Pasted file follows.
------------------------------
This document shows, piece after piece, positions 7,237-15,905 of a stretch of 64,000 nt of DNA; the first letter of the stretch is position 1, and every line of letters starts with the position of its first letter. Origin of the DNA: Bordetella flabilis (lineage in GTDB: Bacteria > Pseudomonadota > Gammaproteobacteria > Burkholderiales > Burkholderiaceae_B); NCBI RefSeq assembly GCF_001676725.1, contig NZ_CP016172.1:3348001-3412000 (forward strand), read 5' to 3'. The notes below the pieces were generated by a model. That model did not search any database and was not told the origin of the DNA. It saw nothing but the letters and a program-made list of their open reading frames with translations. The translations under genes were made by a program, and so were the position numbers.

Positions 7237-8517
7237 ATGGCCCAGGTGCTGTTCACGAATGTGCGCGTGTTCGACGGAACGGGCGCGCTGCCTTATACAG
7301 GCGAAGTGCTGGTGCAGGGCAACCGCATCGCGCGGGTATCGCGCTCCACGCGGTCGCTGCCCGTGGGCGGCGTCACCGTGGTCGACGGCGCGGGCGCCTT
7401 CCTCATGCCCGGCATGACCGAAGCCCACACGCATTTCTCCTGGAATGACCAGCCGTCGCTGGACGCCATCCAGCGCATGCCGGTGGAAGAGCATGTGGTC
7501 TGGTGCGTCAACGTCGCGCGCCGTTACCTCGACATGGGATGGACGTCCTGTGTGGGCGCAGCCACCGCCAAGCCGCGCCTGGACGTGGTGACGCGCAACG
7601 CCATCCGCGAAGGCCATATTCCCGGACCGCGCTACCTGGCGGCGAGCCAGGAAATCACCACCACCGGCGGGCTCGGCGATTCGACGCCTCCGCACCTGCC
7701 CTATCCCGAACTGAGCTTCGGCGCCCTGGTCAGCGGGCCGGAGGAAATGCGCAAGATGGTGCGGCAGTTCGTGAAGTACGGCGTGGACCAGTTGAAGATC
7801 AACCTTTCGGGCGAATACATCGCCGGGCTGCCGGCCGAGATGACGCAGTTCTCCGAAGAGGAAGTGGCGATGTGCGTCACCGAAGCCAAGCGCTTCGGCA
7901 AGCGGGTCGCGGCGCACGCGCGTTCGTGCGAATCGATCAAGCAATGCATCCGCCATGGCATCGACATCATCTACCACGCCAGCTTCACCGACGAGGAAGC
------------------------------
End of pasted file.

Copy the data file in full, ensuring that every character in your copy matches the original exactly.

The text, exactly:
This document shows, piece after piece, positions 7,237-15,905 of a stretch of 64,000 nt of DNA; the first letter of the stretch is position 1, and every line of letters starts with the position of its first letter. Origin of the DNA: Bordetella flabilis (lineage in GTDB: Bacteria > Pseudomonadota > Gammaproteobacteria > Burkholderiales > Burkholderiaceae_B); NCBI RefSeq assembly GCF_001676725.1, contig NZ_CP016172.1:3348001-3412000 (forward strand), read 5' to 3'. The notes below the pieces were generated by a model. That model did not search any database and was not told the origin of the DNA. It saw nothing but the letters and a program-made list of their open reading frames with translations. The translations under genes were made by a program, and so were the position numbers.

Positions 7237-8517
7237 ATGGCCCAGGTGCTGTTCACGAATGTGCGCGTGTTCGACGGAACGGGCGCGCTGCCTTATACAG
7301 GCGAAGTGCTGGTGCAGGGCAACCGCATCGCGCGGGTATCGCGCTCCACGCGGTCGCTGCCCGTGGGCGGCGTCACCGTGGTCGACGGCGCGGGCGCCTT
7401 CCTCATGCCCGGCATGACCGAAGCCCACACGCATTTCTCCTGGAATGACCAGCCGTCGCTGGACGCCATCCAGCGCATGCCGGTGGAAGAGCATGTGGTC
7501 TGGTGCGTCAACGTCGCGCGCCGTTACCTCGACATGGGATGGACGTCCTGTGTGGGCGCAGCCACCGCCAAGCCGCGCCTGGACGTGGTGACGCGCAACG
7601 CCATCCGCGAAGGCCATATTCCCGGACCGCGCTACCTGGCGGCGAGCCAGGAAATCACCACCACCGGCGGGCTCGGCGATTCGACGCCTCCGCACCTGCC
7701 CTATCCCGAACTGAGCTTCGGCGCCCTGGTCAGCGGGCCGGAGGAAATGCGCAAGATGGTGCGGCAGTTCGTGAAGTACGGCGTGGACCAGTTGAAGATC
7801 AACCTTTCGGGCGAATACATCGCCGGGCTGCCGGCCGAGATGACGCAGTTCTCCGAAGAGGAAGTGGCGATGTGCGTCACCGAAGCCAAGCGCTTCGGCA
7901 AGCGGGTCGCGGCGCACGCGCGTTCGTGCGAATCGATCAAGCAATGCATCCGCCATGGCATCGACATCATCTACCACGCCAGCTTCACCGACGAGGAAGC